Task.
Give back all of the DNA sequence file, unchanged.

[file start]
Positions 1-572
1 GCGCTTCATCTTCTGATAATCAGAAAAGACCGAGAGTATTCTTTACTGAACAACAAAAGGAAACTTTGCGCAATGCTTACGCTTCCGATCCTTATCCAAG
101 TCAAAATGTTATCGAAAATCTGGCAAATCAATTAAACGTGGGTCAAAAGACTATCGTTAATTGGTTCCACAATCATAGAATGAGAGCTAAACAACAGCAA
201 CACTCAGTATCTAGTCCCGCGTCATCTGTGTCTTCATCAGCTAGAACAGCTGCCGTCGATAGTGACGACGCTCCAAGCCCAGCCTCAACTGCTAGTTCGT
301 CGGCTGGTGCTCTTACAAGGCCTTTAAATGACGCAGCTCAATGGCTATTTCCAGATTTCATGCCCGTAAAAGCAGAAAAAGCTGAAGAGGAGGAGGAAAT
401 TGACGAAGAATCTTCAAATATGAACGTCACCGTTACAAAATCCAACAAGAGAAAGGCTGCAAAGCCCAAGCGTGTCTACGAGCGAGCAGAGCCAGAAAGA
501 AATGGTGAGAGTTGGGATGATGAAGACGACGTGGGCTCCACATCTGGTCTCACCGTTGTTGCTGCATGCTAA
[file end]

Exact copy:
Positions 1-572
1 GCGCTTCATCTTCTGATAATCAGAAAAGACCGAGAGTATTCTTTACTGAACAACAAAAGGAAACTTTGCGCAATGCTTACGCTTCCGATCCTTATCCAAG
101 TCAAAATGTTATCGAAAATCTGGCAAATCAATTAAACGTGGGTCAAAAGACTATCGTTAATTGGTTCCACAATCATAGAATGAGAGCTAAACAACAGCAA
201 CACTCAGTATCTAGTCCCGCGTCATCTGTGTCTTCATCAGCTAGAACAGCTGCCGTCGATAGTGACGACGCTCCAAGCCCAGCCTCAACTGCTAGTTCGT
301 CGGCTGGTGCTCTTACAAGGCCTTTAAATGACGCAGCTCAATGGCTATTTCCAGATTTCATGCCCGTAAAAGCAGAAAAAGCTGAAGAGGAGGAGGAAAT
401 TGACGAAGAATCTTCAAATATGAACGTCACCGTTACAAAATCCAACAAGAGAAAGGCTGCAAAGCCCAAGCGTGTCTACGAGCGAGCAGAGCCAGAAAGA
501 AATGGTGAGAGTTGGGATGATGAAGACGACGTGGGCTCCACATCTGGTCTCACCGTTGTTGCTGCATGCTAA